Creative Close-Up: From The Hollywood Reporter


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Why Local-Language Adaptations Are the Next
From left: Another Round, Parasite and Nosotros Los Nobles are among the widely accessible foreign-language films being adapted in English. THR PHOTO ILLUSTRATION / ROUND: HENRIK OHSTEN/SAMUEL GOLDWYN FILMS. PARASITE: COURTESY OF NEON. NOBLES: ALAZRAKI FILMS/ALAMY STOCK PHOTO. ILLUSTRATIONS: CHARLES ANDERSON/CSA IMAGES (3)

Why Local-Language Adaptations Are the Next Round of Remakes

Despite a recently announced wave of U.S. remakes of foreign films, the “much larger business” is in creating local-language adaptations as streamers court international subscribers.


International films and series have a greater reach and wider audience than ever thanks to the success of global streaming platforms and a growing acceptance to leap over, as Parasite director Bong Joon Ho put it, “the 1-inch-tall barrier of subtitles.” So why, then, is the adaptation business booming?

In the past three weeks, Leonardo DiCaprio’s Appian Way has optioned the remake rights to Thomas Vinterberg’s Oscar-winning Danish dramedy Another Round, Chris Columbus’ 26th Street Pictures has agreed to put an English-language spin on hit 2013 Mexican comedy Nosotros Los Nobles for Netflix, and Bron Studios and Headline Pictures confirmed they’ll adapt cult French series Call My Agent! as a cameo-heavy satire of the entertainment industry in the U.K., with Amazon Prime taking rights in Britain and Ireland.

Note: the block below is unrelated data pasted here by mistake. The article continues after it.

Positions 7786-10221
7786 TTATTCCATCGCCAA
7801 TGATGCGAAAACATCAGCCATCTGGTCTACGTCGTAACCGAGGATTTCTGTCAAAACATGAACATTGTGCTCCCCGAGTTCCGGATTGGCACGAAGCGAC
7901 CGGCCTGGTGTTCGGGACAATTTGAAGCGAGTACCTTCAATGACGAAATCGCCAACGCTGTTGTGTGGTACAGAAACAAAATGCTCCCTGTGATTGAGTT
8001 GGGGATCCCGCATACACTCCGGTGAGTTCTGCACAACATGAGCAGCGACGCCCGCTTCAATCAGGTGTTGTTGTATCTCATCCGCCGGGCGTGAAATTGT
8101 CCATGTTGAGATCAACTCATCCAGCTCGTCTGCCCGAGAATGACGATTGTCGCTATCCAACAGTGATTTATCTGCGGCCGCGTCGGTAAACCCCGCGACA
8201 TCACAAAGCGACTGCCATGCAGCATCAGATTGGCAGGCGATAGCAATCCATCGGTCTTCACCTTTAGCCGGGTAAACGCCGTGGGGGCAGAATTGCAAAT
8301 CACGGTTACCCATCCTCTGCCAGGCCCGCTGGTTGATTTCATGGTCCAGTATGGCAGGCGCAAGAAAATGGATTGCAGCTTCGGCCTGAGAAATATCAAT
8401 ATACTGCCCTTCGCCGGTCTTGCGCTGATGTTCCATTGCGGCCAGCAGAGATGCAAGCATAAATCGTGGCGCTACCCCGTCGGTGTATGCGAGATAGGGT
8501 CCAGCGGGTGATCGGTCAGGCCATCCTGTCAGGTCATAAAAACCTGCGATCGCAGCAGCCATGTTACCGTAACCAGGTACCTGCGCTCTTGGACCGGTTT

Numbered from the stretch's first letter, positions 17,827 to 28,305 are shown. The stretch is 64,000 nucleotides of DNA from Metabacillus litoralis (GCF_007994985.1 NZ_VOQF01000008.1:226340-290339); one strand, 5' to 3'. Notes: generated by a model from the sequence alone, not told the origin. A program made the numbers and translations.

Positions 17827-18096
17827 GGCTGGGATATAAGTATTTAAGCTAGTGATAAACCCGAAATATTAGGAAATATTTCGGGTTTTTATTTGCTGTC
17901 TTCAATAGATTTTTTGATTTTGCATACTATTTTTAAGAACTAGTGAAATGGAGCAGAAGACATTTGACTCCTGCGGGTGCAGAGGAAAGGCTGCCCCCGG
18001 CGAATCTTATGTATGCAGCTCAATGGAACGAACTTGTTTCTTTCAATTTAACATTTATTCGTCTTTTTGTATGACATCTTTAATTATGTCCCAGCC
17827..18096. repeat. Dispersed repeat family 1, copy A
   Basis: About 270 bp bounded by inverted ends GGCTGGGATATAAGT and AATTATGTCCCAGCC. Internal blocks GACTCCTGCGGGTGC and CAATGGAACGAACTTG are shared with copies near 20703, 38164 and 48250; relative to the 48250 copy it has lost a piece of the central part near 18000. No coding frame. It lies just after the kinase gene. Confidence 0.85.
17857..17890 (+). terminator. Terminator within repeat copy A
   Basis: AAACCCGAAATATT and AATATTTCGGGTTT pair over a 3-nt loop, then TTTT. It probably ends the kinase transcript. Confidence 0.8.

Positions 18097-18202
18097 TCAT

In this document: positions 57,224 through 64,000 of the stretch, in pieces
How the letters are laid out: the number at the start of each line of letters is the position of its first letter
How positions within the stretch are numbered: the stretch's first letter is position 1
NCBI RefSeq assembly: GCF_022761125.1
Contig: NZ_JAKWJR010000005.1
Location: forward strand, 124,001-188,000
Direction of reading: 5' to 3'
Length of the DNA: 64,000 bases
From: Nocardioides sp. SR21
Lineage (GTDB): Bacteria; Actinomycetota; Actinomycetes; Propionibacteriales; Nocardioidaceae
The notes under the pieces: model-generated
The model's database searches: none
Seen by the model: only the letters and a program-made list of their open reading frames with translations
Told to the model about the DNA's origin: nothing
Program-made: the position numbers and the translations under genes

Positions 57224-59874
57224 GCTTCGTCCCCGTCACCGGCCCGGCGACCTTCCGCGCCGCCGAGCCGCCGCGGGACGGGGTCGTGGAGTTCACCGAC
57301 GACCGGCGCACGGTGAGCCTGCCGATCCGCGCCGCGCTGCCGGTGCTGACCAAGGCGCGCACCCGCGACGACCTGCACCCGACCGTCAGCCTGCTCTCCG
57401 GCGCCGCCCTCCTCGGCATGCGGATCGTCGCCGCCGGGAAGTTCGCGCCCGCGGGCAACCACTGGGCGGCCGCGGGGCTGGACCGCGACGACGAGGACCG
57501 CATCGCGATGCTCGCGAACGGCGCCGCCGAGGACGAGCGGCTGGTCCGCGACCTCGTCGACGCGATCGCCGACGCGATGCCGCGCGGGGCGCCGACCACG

And that’s just the English-language adaptations. The business of non-English to non-English adaptations is growing even faster.

Take Miss Granny, Hwang Dong-hyuk’s 2014 Korean dramedy about a septuagenarian who magically finds herself in the body of her 20-year-old self. The original film earned $55 million in Korea before being remade as 20 Once Again in China, where it took in $54 million, and as Sweet 20 in Vietnam, in 2015 setting a then-all-time box office record of $4.4 million (it was made for a fraction of that). Successful versions soon followed in Japan, Thailand, Indonesia and the Philippines, with a Telugu-language take in India.

Or there’s Instructions Not Included, the bilingual comedy from actor-director Eugenio Derbez, which grossed $46.1 million at the Mexican box office in 2013 and is still the most successful local movie of all time in the territory. While a planned U.S. remake is still working its way through the Hollywood system, the film, about a father who finds himself saddled with a daughter he didn’t know he had, has already been successfully remade in France (as Two Is a Family, starring Omar Sy), as well as in Turkey, Brazil and Korea, with versions for India, Indonesia and the Philippines in the works.

“Hollywood tends to overthink the process,” says Derbez, explaining why the international versions of his film have been first out of the gate. “Everyone is so scared of making mistakes, of making a flop that they do a lot of focus groups, work and rework a story. By the time a remake is ready, the story has gotten old.”